Marijuana is illegal under federal law, but several states have legalized the drug to a certain extent. Although more states continue to pass laws to decriminalize or legalize marijuana use, the push for federal action is ongoing. And, while each state takes its own stance on the matter, the disparity of drug laws across the nation is extreme.
Some states have legalized both medical and recreational marijuana while some have only greenlit the substance for medicinal use. So what is the difference? Marijuana is only considered medical if dispensed to a state-qualified patient and taken under the supervision of a medical professional. In contrast, recreational marijuana is not taken under any supervision or guidance.
In some states, marijuana may be decriminalized; this means possession of marijuana may remain illegal but a violation may only carry a civil penalty or fine and criminal sanctions have been removed.
Background Checks and Marijuana-related Offenses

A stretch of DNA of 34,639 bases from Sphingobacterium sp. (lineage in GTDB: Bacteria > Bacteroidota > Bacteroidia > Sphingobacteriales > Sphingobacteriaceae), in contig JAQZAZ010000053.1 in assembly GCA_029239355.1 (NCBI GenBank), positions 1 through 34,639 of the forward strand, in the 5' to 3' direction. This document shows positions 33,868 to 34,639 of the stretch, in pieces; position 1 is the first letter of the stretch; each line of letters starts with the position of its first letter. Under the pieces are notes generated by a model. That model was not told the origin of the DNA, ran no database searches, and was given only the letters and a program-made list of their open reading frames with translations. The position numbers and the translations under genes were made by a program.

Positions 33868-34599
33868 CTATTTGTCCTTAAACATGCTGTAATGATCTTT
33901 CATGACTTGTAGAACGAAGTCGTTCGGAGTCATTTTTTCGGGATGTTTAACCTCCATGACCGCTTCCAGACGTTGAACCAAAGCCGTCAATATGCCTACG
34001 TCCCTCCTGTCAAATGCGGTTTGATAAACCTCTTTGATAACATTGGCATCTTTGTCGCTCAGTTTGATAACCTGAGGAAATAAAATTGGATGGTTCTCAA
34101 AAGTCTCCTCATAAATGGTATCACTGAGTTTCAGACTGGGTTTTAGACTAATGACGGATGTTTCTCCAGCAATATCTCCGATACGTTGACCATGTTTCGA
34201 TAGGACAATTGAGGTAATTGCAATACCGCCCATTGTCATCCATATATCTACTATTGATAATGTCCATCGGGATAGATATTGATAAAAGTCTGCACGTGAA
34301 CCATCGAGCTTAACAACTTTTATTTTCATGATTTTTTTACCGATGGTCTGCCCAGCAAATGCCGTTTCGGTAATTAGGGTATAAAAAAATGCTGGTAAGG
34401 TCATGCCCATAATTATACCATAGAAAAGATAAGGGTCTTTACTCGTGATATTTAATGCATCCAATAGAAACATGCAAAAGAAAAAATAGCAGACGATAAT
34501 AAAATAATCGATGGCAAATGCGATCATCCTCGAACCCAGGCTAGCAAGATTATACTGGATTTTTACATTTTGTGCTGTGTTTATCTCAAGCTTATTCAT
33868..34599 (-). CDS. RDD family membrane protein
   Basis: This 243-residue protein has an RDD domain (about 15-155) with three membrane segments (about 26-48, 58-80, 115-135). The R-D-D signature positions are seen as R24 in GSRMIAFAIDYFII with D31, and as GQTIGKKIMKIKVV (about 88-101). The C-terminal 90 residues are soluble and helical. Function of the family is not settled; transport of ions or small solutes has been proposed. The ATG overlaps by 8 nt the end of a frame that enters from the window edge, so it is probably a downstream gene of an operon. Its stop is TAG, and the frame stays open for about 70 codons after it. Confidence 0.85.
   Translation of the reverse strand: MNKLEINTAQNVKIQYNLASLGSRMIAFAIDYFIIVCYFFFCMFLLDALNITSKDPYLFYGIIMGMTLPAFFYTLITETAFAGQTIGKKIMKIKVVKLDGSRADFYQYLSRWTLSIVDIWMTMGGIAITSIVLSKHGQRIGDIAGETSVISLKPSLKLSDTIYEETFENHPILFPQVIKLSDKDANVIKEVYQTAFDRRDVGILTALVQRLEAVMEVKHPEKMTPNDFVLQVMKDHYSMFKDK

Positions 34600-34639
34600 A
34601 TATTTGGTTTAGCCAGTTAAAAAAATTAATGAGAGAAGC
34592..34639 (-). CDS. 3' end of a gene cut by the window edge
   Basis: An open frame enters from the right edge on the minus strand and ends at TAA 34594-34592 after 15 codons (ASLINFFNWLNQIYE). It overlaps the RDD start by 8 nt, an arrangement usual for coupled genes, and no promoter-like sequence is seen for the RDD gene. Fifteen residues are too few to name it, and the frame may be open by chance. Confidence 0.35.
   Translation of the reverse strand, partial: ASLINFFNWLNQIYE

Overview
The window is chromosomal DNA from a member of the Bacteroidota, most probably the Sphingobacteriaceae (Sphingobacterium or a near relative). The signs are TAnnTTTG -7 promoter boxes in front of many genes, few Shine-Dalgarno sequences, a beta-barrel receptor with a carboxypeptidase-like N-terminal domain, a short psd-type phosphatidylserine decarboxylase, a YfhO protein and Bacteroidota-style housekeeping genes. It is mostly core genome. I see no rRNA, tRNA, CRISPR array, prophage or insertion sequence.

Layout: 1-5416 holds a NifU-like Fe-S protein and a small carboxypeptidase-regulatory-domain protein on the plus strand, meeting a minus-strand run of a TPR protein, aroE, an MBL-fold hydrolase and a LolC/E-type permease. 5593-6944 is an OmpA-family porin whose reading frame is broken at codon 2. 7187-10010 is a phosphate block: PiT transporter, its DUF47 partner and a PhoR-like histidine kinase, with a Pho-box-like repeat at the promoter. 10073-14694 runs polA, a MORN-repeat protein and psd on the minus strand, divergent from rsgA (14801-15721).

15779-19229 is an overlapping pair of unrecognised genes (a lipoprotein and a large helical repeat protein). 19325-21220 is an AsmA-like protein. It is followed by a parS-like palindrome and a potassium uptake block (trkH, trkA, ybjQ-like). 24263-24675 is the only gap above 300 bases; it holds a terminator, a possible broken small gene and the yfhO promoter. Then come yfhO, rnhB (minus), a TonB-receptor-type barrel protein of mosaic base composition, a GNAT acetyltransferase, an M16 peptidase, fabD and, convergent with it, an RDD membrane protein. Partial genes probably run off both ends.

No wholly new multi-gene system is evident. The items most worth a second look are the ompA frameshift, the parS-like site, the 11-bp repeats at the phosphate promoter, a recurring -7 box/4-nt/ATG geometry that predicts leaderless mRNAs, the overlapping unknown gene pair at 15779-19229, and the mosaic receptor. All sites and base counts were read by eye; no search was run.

While many states have legalized or decriminalized marijuana use to a certain degree, there have also been regulations put into place regarding past offenses and how this impacts an employer’s ability to conduct background checks. Some states either dictate that marijuana-related offenses older than a specific amount of years cannot be considered in hiring decisions or marijuana-related offenses alone cannot be considered a disqualifying offense at all.
Additionally, some states have provided pathways to individuals with criminal records to have convictions removed. More than a dozen states have enacted legislation explicitly permitting or facilitating the process of having past marijuana convictions expunged, vacated, otherwise set aside, or sealed from public view.
Marijuana in the Workplace
As drug use laws evolve across the nation, what does this mean for the workplace? No state law requires an employer to tolerate marijuana use at work or employees who work under the influence. However, if an employer operates in a state that has legalized marijuana use, especially for medicinal purposes, caution should be taken before taking a zero-tolerance stance.